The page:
Monday, 06 July, 2020

Washington lawmakers weigh vaccine exemptions bill amid outbreak

A vial of the measles vaccine is displayed at the Kaiser Permanente Cascade Park office Monday morni Washington lawmakers weigh vaccine exemptions bill amid outbreak
Gustavo Carr | 12 February, 2019, 14:09

The proposed bill would eliminate that personal exemption, meaning all children would have to be vaccinated for a range of diseases before enrolling in schools or child care facilities. Most of those cases have been in unvaccinated children under 10. Health officials also say lower vaccination rates decrease so-called herd immunity, which can endanger children who are unable to be vaccinated for medical reasons.

The state now allows vaccination exemptions for children at schools based on medical, religious or philosophical beliefs, The Associated Press reports.

However, there is now a greater push to change the current legislation.

"I want to remind you that the MMR vaccine is extremely safe and highly effective", Washington state Health Secretary John Wiesman told lawmakers, according to the Post, adding that "all reputable scientific studies have found no relation between measles and autism".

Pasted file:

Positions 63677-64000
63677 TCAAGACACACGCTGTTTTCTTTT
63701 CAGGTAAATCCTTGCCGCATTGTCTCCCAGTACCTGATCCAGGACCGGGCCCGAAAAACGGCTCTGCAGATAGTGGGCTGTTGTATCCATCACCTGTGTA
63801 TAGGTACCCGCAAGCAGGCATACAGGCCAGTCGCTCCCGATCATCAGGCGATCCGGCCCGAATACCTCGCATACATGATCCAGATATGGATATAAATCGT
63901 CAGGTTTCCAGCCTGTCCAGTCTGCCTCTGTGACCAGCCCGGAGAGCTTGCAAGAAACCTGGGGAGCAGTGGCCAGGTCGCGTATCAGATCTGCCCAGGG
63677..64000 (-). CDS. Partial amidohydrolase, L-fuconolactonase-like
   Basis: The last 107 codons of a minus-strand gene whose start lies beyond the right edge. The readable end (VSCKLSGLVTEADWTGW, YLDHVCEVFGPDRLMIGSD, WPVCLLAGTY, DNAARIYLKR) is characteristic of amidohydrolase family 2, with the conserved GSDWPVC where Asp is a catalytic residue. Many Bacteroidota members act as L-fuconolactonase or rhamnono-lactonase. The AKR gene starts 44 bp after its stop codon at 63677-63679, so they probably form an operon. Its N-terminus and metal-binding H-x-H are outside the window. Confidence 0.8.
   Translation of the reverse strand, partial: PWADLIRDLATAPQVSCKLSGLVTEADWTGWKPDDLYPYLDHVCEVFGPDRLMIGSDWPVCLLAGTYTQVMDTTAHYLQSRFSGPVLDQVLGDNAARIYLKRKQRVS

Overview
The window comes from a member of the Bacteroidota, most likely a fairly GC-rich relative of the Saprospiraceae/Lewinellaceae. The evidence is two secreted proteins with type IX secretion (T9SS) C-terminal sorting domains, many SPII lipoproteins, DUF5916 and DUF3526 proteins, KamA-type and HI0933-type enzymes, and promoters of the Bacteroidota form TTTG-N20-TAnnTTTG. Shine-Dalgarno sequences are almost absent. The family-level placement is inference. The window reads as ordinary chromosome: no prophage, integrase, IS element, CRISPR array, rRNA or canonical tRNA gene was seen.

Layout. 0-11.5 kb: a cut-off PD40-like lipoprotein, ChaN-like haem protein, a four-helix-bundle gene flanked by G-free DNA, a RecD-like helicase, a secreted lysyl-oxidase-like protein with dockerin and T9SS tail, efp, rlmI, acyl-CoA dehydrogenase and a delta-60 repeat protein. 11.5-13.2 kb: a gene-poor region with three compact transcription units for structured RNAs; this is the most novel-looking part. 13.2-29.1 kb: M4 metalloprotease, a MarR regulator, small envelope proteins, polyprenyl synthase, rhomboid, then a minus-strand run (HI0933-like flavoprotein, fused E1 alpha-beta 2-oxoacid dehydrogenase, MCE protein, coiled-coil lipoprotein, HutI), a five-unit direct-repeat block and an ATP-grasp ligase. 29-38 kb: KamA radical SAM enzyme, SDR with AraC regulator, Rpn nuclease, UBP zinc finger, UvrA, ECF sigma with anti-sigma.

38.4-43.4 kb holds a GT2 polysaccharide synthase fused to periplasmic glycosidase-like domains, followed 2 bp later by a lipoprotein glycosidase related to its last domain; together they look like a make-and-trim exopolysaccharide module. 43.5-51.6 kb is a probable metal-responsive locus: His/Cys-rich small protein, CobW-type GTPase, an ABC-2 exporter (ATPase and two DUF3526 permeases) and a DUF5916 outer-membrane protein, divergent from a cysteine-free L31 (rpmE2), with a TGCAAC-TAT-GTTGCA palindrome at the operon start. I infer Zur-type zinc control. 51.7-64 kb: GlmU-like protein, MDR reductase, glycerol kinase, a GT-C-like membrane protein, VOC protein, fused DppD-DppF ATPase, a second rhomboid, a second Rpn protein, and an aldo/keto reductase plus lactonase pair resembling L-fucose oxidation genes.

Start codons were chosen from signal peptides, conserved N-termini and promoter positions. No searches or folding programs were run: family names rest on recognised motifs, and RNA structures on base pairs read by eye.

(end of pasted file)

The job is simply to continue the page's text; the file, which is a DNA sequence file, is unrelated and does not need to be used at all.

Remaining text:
"Right now, my city is the hotbed for this outbreak", said Monica Stonier, the state representative for Clark County, Washington and a co-sponsor of the bill.

Measles can be risky, especially to children ages 5 years and below.

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The number stands at 53 confirmed cases of measles and two suspected cases in Clark County as of February 9.

People on both sides of the debate were allowed to speak at a hearing on Friday, Feb. 8.

Despite the outbreak, however, hundreds marched to keep the right not to vaccinate their children.

But opponents of the bill still think the measles vaccine is a bigger threat than the disease itself. The lawmakers hope to get the bill passed by April this year. "There's nothing that's going to change my mind on this on that specific vaccination", said mother Monique Murray.

Public health did note some likely immune groups, such as those born before 1957, those who are certain they have already had the disease and those up-to-date on vaccines - one dose for children up to four years old and two doses for those four and older.